Here’s how it works. We produce fascinating shows on highly relevant topics, and you come and listen. You, the researcher at the university lab, you, the researcher in the small biotech start-up or in the large pharma lab, you, the management for the growing diagnostics company or you, the doctor wishing to know what is new in genetic research. Log on and play the podcast at any time, anywhere in the world. Hear from someone in the show that you’d like to contact? Go to Guests and there you’ll find them listed with contact information. Follow my blog here.
First of all, I’d like to acknowledge Mitch Joel whose book gave me the idea for this site, “Six Pixels of Separation.” A friend of mine and now our executive producer, Ayanna Monteverdi, had recommended the book some time back. It went to my reading list. One day as I was searching for answers the book stared out at me from my list and I went immediately to Amazon. Joel is an expert for online social marketing and has done over 500 podcasts himself. I wasn’t but ten pages into the book when the idea for mendelspod.com came along with our mission: advancing life science research by connecting people and ideas. Within a month we were writing the business plan. “Why did you pick up the book just now,” Ayanna asked. Who knows.
Gregor Mendel showed up as an intriguing figure as soon as we began working on this business. I had been reading a book by James Watson on the history of DNA science and heard again the story of this Austrian monk who was trained as a physicist. Monk-physicist-father of human genetics--huh? The journey to scientific discovery is not always the predicted one. It is fueled by a passion to ‘find out why,‘ by a love of what one does. And by fortuitous connections. I have read also--to move to another discipline--of the ‘scientist’ who discovered Uranus, Frederick William Herschel. Herschel was a musician in Bath, England with a love of astronomy. He started building his own telescopes and discovered Uranus while viewing the night sky in his own garden. (Gardens must be fertile places for scientific discovery. ) Herschel named the new planet the “Georgian Star” after King George III, but the French would have none of it. The name from Greek Mythology was adopted to match the names of the other planets. Still, the king was impressed and ordered Herschel to move to Windsor and bring along his telescopes for royal viewing. Herschel went on to discover the two major moons of Uranus as well as two moons of Saturn and infrared radiation. Of the twenty-four symphonies Herschel wrote, which have you heard?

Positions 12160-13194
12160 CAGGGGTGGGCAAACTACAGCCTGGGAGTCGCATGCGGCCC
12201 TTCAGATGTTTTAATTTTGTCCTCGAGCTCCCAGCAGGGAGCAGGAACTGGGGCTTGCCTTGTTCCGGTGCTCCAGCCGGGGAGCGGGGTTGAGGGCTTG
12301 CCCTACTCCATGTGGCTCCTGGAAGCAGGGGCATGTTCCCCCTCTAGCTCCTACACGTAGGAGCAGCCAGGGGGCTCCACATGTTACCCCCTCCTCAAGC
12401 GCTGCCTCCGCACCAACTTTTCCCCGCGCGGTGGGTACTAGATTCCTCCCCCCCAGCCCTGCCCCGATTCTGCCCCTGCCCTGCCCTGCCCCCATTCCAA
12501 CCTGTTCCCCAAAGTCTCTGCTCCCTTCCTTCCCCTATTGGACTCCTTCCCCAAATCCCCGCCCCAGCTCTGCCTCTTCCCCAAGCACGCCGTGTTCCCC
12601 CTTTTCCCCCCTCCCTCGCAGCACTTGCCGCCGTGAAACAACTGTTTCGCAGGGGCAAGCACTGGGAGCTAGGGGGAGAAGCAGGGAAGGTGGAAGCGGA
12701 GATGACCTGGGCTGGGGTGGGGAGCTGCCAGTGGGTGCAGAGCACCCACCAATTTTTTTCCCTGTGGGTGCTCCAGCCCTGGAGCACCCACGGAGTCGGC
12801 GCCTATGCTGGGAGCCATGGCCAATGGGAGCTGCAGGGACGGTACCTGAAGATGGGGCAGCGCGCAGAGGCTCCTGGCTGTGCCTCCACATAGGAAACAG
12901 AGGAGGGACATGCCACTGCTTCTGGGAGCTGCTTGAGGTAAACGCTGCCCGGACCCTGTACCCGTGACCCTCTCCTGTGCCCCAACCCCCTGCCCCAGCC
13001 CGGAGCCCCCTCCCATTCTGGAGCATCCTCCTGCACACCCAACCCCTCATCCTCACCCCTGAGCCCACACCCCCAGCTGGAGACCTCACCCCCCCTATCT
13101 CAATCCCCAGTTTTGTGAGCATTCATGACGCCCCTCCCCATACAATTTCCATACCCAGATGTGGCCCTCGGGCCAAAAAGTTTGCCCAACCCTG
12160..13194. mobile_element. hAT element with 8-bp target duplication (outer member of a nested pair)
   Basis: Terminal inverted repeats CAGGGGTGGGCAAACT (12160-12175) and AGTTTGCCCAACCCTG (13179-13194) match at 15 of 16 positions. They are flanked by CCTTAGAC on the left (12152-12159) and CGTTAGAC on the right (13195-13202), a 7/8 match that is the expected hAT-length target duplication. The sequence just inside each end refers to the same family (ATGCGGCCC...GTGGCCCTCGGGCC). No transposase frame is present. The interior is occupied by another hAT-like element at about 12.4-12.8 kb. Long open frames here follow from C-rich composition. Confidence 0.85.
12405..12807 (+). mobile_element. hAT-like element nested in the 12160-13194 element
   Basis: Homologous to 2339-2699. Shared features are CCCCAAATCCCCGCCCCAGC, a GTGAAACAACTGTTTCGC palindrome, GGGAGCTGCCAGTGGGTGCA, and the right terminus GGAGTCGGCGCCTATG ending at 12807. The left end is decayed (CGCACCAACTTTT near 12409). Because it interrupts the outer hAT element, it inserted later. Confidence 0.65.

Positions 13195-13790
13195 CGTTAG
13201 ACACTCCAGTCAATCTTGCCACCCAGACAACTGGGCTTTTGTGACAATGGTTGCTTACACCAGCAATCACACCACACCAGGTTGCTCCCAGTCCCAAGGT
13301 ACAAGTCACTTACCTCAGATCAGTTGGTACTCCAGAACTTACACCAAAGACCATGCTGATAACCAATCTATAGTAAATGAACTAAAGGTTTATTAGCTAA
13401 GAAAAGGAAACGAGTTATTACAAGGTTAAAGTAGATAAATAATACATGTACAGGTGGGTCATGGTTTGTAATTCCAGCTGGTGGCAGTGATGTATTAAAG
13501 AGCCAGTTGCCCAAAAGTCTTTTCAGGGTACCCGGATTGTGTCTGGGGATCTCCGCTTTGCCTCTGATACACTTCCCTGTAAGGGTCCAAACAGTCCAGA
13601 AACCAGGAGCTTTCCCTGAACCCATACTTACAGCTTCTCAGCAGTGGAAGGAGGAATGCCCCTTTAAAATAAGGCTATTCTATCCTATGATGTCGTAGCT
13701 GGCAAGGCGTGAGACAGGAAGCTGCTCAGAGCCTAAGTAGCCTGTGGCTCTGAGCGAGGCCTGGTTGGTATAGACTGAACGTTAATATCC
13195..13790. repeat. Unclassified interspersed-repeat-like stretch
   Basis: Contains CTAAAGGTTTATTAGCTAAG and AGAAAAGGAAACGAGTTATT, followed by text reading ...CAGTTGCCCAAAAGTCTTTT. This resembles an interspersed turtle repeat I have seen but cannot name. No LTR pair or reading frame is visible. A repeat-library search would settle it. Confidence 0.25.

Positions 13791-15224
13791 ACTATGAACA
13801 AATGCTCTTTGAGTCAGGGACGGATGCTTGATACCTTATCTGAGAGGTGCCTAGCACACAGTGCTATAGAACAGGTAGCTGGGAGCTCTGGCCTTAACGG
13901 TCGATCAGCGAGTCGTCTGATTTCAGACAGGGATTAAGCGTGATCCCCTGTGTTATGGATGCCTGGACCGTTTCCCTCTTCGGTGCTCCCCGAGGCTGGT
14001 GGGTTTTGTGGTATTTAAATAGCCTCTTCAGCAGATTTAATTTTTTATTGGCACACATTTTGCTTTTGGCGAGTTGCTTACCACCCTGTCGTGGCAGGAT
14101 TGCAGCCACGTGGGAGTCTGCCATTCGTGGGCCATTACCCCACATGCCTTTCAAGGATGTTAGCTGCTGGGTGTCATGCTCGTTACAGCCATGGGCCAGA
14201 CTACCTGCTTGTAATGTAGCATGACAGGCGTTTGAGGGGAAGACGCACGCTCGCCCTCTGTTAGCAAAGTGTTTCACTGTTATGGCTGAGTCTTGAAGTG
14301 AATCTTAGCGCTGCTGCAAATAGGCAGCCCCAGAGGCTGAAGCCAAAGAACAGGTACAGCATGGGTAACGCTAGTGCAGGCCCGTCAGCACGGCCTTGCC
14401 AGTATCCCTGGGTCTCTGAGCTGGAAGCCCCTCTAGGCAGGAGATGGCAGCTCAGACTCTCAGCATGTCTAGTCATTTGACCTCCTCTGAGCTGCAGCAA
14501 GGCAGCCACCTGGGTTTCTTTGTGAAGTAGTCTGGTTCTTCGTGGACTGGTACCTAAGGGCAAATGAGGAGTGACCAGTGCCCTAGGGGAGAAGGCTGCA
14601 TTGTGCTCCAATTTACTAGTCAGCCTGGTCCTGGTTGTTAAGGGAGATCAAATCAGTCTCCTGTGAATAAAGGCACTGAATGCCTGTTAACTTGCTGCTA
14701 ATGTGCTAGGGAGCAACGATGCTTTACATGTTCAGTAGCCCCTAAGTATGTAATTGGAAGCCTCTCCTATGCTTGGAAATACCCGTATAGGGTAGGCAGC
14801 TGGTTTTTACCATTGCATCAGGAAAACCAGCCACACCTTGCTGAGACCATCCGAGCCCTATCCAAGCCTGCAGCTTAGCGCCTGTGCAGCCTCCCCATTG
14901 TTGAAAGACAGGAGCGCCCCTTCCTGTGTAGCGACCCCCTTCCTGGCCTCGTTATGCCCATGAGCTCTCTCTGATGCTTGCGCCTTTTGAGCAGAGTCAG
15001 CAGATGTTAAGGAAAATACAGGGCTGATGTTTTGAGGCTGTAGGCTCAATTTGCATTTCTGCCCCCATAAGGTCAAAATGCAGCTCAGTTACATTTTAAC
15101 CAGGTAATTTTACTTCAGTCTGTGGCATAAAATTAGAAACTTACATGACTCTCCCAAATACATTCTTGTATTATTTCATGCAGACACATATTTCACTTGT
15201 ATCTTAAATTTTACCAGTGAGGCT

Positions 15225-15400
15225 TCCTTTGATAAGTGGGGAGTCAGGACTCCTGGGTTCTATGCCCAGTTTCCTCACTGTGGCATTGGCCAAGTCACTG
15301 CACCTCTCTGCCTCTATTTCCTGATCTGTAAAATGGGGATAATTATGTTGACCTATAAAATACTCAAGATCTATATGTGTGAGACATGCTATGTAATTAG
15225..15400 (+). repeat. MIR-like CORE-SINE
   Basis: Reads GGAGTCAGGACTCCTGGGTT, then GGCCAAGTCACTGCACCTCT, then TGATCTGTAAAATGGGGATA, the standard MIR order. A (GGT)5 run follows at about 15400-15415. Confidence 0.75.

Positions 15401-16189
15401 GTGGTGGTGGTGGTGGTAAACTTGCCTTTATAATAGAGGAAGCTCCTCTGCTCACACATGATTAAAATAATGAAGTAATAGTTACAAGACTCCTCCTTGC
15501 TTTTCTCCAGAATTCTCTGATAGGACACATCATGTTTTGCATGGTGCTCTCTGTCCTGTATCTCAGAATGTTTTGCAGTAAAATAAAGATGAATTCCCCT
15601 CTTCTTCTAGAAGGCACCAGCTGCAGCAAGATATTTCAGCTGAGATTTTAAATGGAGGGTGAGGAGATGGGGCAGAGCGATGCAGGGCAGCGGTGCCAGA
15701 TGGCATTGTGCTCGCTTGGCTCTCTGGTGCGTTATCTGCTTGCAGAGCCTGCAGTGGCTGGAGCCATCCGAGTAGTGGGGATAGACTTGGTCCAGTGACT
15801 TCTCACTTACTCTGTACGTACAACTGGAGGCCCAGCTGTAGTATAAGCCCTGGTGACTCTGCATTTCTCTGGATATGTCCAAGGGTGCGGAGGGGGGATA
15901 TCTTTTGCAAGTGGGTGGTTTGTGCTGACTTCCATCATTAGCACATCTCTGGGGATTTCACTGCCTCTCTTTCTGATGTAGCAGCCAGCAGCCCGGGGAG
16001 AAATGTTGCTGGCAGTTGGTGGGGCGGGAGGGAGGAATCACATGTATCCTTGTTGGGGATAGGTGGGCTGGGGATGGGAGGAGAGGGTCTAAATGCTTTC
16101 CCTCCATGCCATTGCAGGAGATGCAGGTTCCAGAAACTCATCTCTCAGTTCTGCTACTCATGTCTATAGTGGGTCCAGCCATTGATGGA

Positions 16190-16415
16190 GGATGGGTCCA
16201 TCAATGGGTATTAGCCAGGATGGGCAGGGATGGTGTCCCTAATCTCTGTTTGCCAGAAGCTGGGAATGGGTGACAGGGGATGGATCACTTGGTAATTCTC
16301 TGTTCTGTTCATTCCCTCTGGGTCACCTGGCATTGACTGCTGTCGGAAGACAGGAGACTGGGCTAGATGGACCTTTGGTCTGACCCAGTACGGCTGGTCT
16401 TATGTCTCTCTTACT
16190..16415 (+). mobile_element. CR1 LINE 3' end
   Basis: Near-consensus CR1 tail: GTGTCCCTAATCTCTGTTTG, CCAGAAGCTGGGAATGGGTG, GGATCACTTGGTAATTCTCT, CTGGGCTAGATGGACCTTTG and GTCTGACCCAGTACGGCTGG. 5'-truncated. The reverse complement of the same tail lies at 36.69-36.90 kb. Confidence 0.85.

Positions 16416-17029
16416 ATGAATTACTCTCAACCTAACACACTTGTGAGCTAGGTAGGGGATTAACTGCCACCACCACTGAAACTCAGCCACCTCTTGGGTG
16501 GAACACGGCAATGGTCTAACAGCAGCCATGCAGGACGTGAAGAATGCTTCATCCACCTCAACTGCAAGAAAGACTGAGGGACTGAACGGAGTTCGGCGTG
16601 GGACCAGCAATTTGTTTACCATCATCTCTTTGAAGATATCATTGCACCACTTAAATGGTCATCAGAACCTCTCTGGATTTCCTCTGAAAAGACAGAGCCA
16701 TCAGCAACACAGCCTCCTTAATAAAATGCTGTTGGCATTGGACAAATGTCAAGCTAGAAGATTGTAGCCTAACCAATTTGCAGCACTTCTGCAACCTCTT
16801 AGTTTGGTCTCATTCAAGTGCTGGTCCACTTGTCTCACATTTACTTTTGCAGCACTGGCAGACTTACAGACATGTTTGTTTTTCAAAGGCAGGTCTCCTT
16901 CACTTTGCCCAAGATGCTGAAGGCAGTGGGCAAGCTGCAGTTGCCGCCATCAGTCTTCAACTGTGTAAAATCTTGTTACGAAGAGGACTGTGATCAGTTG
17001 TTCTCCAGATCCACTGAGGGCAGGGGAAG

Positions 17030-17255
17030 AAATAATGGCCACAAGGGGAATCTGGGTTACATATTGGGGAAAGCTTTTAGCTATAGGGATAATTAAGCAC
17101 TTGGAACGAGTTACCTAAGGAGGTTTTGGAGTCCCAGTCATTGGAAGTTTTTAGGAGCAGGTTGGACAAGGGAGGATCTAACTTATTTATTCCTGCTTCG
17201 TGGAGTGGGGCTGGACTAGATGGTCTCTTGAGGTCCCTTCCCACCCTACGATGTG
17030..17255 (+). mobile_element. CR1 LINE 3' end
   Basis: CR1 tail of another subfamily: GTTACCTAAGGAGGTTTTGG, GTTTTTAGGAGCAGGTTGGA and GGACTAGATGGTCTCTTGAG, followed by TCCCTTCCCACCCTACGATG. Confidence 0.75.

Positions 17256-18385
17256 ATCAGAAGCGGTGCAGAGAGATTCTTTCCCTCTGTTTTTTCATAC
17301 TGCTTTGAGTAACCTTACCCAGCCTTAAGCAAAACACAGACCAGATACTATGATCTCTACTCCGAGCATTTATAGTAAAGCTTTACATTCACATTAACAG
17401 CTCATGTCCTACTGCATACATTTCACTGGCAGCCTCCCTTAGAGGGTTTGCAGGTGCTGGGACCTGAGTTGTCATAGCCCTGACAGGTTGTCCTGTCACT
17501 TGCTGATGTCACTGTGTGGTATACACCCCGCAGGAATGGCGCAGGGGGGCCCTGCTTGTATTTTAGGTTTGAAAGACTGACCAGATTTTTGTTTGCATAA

It has been often said that Mendel’s training as a physicist--learning to keep lots of accurate data--was key to his work with the pea plants. Unlike Herschel, Mendel’s discoveries were not immediately hailed as such. Though he published his ideas in 1866 in the leading journals of the day, they went largely unnoticed until 1900, long after his death. No royal patronage. In fact, one leading scientist urged Mendel to give up his studies of the pea plant. In 1868, Mendel was appointed head abbot of his monastery. Burdened with the daily duties of maintaining the order, Mendel gave up his pea experiments, strolling out to the garden later in life only for the occasional cigar.
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What if Mendel had a computer and could blog about his own work? Though they lived simultaneously, it turns out that two great scientists, Charles Darwin and Mendel knew nothing of each other. In 1859 Darwin published “Origin of the Species,” three years after Mendel began his pea experiments. Though Darwin had clearly laid out the evidence for natural selection--the adaptation of life based on the environment--his theory about the hereditary factor which he called “pangenesis” was wrong. Darwin held that hereditary particles in our bodies were affected by the things we do during our lifetimes. These modified particles, he thought passed through the blood to the reproductive cells and could therefore be inherited by the next generation. If Darwin had known of Mendel’s work, he would have had clear evidence that his theory of pangenesis was wrong.
At mendelspod.com we will bring you interviews with the Darwins and the Mendels of today. And shows with the leaders of industry. As you see from our first show on the World Conference of Personalized Medicine, scientific research is advanced when not only scientists, but also businessmen and regulators get together and trade ideas and visions for the future.
Come back again soon!